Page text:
JUNE 3, 2002 VOLUME 9, NUMBER 49
When a trustee charges fees in excess of what is due, how much should it have to repay to the trusts? That was the question posed and decided recently by the U.S. Court of Appeals for the Ninth Circuit, sitting in California.
Security Pacific National Bank merged into Bank of America in 1992. Before the merger, Security Pacific operated a trust department which was handled thousands of trusts. In over 2500 of those trusts, the bank had signed fee agreements with the individuals whose funds had established the trusts.
In each of the trusts in question, Security Pacific’s fee agreement set out a percentage fee and committed the bank not to raise that percentage unless the trusts’ settlors agreed or the probate court ordered the higher fee. Despite those agreements, the bank raised its fees a total of nine times between 1975 and 1990.
When Bank of America took over Security Pacific’s trust department it discovered that fees had been collected illegally. The improper fees amounted to more than small change—Bank of America calculated the overcharge at $24 million, which it refunded in 1994. It also calculated that it owed interest totaling $17.8 million, and refunded that amount as well.
Late in 1994 Carol F. Nickel sued the Bank of America on behalf of one of the trusts and asked that her lawsuit be certified as a class action. She argued that the bank should at least have compounded the interest it paid when it reimbursed the trusts, and that it really should have paid a portion of bank earnings during each of the years of the overcharges. The case ended up in federal court and ultimately in the Circuit Court of Appeals.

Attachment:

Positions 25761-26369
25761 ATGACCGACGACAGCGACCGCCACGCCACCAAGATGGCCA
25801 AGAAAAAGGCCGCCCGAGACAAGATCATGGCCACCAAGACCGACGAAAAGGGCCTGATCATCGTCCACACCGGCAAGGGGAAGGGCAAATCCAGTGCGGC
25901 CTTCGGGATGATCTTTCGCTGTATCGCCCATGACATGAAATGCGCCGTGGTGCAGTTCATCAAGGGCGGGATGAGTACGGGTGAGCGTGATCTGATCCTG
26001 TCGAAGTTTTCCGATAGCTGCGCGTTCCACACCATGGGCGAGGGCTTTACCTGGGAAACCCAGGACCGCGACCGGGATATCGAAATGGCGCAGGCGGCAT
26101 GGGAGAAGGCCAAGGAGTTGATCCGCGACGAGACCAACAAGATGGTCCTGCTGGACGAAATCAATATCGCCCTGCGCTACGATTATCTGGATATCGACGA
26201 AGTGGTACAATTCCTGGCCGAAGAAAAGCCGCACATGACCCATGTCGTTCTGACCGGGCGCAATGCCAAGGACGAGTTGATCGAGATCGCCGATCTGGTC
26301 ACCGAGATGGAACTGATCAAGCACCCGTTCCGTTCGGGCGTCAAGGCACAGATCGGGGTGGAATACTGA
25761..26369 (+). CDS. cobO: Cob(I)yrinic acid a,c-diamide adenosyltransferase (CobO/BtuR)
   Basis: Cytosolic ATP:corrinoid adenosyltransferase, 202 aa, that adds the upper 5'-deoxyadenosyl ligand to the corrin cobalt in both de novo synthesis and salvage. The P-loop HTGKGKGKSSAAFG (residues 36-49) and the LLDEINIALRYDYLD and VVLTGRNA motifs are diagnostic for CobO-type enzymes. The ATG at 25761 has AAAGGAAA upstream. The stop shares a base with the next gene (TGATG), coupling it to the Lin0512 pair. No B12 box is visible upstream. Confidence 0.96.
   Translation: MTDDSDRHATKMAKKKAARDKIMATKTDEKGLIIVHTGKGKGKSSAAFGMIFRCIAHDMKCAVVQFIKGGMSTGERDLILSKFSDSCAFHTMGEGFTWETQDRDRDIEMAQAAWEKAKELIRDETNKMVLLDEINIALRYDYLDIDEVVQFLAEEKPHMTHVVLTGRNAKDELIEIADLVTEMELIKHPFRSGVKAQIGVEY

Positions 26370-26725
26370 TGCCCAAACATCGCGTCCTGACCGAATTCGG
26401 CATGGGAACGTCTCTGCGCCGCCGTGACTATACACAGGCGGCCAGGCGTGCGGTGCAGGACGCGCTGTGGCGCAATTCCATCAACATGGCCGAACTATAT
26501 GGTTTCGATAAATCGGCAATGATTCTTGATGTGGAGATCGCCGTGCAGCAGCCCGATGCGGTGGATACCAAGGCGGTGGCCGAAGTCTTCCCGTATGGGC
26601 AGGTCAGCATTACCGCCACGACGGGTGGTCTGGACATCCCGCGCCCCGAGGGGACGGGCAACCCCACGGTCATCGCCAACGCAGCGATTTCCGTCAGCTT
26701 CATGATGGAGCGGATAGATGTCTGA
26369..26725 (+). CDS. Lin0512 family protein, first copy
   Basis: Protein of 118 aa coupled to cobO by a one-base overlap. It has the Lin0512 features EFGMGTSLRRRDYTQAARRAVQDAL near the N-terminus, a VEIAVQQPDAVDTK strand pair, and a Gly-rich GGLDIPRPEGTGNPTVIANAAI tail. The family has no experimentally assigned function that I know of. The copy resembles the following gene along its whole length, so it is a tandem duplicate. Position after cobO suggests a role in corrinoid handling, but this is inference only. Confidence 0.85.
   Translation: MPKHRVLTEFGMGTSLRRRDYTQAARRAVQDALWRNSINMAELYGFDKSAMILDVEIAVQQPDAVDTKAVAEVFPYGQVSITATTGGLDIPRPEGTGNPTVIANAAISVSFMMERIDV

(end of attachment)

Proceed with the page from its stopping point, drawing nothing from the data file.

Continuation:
California law expressly provides the remedy for a breach of a trustee’s fiduciary duty, but the statute gives the court several options as to how to calculate the damages. One way—the one chosen by the District Court—is to calculate the damage plus simple interest at the legal rate. Another would have been to calculate the amount that each trust would have earned had it been allowed to retain the fees wrongfully collected, but the District Court found that approach to be impossible to implement in 2500 individual cases, and the Court of Appeals agreed.
The third method of calculating damages, rejected by the District Court, was the Court of Appeals’ favorite, however. Saying that “the elementary rule of restitution is that if you take my money and make money with it, your profit belongs to me,” the Court of Appeals ruled (by a 2-1 vote) that the proper measure of damages was to calculate the share of the bank’s profit in each year attributable to the overcharges, and to have that amount paid to the trusts. Nickel v. Bank of America National Trust and Savings Association, May 17, 2002.